The Kandyan Convention was an agreement signed on 10 March 1815 between the British and the Chiefs of the Kandyan Kingdom, British Ceylon for the deposition of King Sri Vikrama Rajasinha and ceding of the Kingdom's territory to British rule. The king, of South Indian ancestry, faced powerful opposition from the Sinhalese chieftains who sought to limit his power. A successful coup was organized by the chieftains, marking the end of 2358 years of self-rule on the island and resulting in the imprisonment of the King in Vellore. The treaty is quite unique in that it was not signed by the monarch on the throne but by members of his court and other dignitaries of the kingdom.

The Crown is the state in all its aspects within the jurisprudence of the Commonwealth realms and their sub-divisions. Legally ill-defined, the term has different meanings depending on context. It is used to designate the monarch in either a personal capacity, as Head of the Commonwealth, or as the king or queen of his or her realms. It can also refer to the rule of law; however, in common parlance 'The Crown' refers to the functions of government and the civil service.

The Uva Rebellion

It took the ruling families of Kandy less than two years to realise that the authority of the British government was a fundamentally different one to that of the (deposed) Nayakkar dynasty. Soon the Kandyans rebelled against the British and waged a guerrilla war. Discontent with British activities soon boiled over into open rebellion, commencing in the duchy of Uva in 1817, so called the Uva Rebellion, also known as the Third Kandyan War, when, according to a dissertation written by J. B. Müller, the British rulers killed everyone from the Uva-Wellassa region. [3] [4] The main cause of the rebellion was the British authorities' failure to protect and uphold the customary Buddhist traditions, which were viewed by the islanders as an integral part of their lives.

Uva Province Province in Sri Lanka

Uva Province is Sri Lanka's second least populated province, with 1,259,880 people, created in 1896. It consists of two districts: Badulla and Moneragala. The provincial capital is Badulla. Uva is bordered by Eastern, Southern and Central provinces. Its major tourist attractions are Dunhinda falls, Diyaluma Falls, Rawana Falls, the Yala National Park and Gal Oya National Park. The Gal Oya hills and the Central mountains are the main uplands, while the Mahaweli and Menik rivers and the huge Senanayake Samudraya and Maduru Oya Reservoirs are the major waterways.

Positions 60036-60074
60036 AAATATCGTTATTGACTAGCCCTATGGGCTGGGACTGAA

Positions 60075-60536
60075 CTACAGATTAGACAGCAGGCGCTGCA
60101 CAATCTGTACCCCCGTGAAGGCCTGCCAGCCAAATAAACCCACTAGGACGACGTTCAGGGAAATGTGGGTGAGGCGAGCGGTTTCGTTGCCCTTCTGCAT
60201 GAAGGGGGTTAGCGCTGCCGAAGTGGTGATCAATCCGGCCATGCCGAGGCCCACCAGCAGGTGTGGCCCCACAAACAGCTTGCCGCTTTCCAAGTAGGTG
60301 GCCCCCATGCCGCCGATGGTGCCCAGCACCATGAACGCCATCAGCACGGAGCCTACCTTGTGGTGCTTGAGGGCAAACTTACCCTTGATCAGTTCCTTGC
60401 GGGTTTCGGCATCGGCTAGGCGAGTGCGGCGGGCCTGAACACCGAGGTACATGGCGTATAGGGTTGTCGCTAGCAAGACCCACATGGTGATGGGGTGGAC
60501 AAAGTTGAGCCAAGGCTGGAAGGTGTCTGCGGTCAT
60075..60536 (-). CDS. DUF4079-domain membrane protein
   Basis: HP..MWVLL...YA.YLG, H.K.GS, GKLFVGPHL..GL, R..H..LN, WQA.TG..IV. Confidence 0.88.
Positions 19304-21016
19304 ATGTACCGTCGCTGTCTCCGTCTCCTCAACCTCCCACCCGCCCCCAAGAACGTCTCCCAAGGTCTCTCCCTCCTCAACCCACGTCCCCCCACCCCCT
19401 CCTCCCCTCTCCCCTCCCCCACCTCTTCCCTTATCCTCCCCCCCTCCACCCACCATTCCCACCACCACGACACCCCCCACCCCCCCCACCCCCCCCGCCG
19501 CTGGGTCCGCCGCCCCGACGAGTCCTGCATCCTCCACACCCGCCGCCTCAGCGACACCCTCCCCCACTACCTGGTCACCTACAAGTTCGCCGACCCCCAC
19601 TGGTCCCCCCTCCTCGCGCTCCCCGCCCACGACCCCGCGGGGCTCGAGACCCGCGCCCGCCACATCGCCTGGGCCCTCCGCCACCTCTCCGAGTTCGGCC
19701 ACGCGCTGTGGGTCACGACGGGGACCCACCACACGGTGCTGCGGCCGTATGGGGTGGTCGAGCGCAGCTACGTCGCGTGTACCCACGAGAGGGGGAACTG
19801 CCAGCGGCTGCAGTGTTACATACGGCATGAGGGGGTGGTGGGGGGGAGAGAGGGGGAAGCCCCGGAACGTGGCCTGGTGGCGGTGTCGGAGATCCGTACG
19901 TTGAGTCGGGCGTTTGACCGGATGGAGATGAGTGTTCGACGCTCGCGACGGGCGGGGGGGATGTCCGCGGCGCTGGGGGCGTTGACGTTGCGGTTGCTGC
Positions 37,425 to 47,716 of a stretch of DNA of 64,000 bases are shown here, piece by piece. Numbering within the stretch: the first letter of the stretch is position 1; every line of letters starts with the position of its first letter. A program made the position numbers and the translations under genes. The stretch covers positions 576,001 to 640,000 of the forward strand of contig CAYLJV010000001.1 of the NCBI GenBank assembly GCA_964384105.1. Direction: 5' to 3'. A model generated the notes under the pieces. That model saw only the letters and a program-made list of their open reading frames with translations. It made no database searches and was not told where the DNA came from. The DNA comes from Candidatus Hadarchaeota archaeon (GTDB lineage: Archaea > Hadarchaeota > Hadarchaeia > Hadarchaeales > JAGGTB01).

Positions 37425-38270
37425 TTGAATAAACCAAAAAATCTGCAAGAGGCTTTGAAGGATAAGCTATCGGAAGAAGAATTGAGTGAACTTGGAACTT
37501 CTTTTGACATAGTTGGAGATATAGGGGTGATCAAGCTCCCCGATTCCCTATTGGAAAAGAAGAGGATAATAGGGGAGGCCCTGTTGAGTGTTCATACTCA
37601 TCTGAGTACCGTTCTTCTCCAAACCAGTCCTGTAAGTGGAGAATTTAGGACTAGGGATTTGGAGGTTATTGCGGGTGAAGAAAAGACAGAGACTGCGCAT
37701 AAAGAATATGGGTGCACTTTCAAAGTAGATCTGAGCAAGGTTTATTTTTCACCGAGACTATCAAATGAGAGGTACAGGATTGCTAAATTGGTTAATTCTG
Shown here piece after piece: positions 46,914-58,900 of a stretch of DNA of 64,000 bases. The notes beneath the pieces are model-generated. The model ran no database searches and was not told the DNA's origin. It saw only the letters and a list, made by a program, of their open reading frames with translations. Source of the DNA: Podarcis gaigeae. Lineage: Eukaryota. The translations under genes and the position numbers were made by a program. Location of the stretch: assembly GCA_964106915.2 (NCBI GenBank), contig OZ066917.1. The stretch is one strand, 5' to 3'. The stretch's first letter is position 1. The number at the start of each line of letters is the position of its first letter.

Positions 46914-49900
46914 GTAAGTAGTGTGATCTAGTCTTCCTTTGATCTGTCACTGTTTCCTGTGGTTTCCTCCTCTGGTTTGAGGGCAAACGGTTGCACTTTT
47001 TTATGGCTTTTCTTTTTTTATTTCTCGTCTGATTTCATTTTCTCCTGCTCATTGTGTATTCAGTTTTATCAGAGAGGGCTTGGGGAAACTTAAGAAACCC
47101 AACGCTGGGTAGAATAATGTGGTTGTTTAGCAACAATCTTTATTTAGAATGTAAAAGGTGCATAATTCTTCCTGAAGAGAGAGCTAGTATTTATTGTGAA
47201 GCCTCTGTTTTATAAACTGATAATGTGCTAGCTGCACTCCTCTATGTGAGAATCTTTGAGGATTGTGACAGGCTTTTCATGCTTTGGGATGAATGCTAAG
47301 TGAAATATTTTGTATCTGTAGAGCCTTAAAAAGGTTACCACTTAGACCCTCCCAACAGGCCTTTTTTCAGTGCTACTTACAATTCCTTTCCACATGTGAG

The rebellion, which soon developed into a guerrilla war of the kind the Kandyans had fought against European powers for centuries, was centred on the Kandyan nobility and their unhappiness with developments under British rule since 1815. However it was the last uprising of this kind and Britain's brutal response massacred the rebels, as a warning to the rest of the Sri Lankan community and annexed the Kingdom of Kandy to British Ceylon in 1817.

Development

British Ceylon, ca 1914 Ceylon (ca 1914).jpg
British Ceylon, ca 1914

Sivasundaram argues that the British used geographical knowledge to defeat the Kandyan holdouts in the mountainous and jungle areas in the center of Ceylon. They used local informants and British surveyors to map the island, then built a network of roads to open the central region. This made possible export production of plantation agriculture, as well as tighter military control. [5]

With its trading ports of Trincomalee and Colombo, the colony was one of the only sources of cinnamon in the world. The spice was extremely valuable, and the British East India Company began to cultivate it from 1767, but Ceylon remained the main producer until the end of the 18th century [6]

The laying of the railway was carried out during the Governorship of Sir Henry Ward. The opening of coffee and tea plantations, road development schemes, establishment of hospitals and maternity homes throughout the island, were just some of the major works undertaken by the British who ruled Sri Lanka.

Demographics

Historical population
YearPop.±%
1871 2,400,380    
1881 2,759,700+15.0%
1891 3,007,800+9.0%
1901 3,566,000+18.6%
1911 4,106,400+15.2%
1921 4,498,600+9.6%
1931 5,306,000+17.9%
1946 6,657,300+25.5%
Source: Department of Census and Statistics Sri Lanka

The multiracial population of Ceylon was numerous enough to support the European colonists; the Portuguese and the Dutch offspring of the past 440 odd years of colonial history was large enough to run a stable government. Unlike the previous rulers, the British embarked on a plantation programme which initially brought coffee plantations to the island. These were later wiped out by coffee rust. Coffee plants were replaced by tea and rubber plantations. This made Ceylon one of the richest countries in Asia.

The British also brought Tamils from British India and made them indentured labourers in the Hill Country. This was in addition to the several hundred thousand Tamils already living in the Maritime provinces and another 30,000 Tamil Muslims. The linguistically bipolar island needed a link language and English became universal in Ceylon. [7]